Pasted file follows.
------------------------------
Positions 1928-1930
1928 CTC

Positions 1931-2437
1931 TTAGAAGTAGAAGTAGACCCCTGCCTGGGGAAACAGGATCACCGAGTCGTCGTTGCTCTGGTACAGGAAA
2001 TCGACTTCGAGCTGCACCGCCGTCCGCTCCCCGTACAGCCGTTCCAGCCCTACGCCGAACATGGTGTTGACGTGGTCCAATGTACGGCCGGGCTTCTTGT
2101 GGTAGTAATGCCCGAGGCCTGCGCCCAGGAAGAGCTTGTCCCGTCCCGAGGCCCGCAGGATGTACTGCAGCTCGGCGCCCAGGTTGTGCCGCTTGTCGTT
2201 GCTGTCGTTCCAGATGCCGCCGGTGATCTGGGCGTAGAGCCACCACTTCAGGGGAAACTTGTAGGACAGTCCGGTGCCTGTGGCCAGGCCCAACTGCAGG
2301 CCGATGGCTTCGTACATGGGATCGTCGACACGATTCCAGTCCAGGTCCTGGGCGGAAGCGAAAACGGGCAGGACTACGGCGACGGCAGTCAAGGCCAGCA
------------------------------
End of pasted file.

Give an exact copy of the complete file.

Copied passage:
Positions 1928-1930
1928 CTC

Positions 1931-2437
1931 TTAGAAGTAGAAGTAGACCCCTGCCTGGGGAAACAGGATCACCGAGTCGTCGTTGCTCTGGTACAGGAAA
2001 TCGACTTCGAGCTGCACCGCCGTCCGCTCCCCGTACAGCCGTTCCAGCCCTACGCCGAACATGGTGTTGACGTGGTCCAATGTACGGCCGGGCTTCTTGT
2101 GGTAGTAATGCCCGAGGCCTGCGCCCAGGAAGAGCTTGTCCCGTCCCGAGGCCCGCAGGATGTACTGCAGCTCGGCGCCCAGGTTGTGCCGCTTGTCGTT
2201 GCTGTCGTTCCAGATGCCGCCGGTGATCTGGGCGTAGAGCCACCACTTCAGGGGAAACTTGTAGGACAGTCCGGTGCCTGTGGCCAGGCCCAACTGCAGG
2301 CCGATGGCTTCGTACATGGGATCGTCGACACGATTCCAGTCCAGGTCCTGGGCGGAAGCGAAAACGGGCAGGACTACGGCGACGGCAGTCAAGGCCAGCA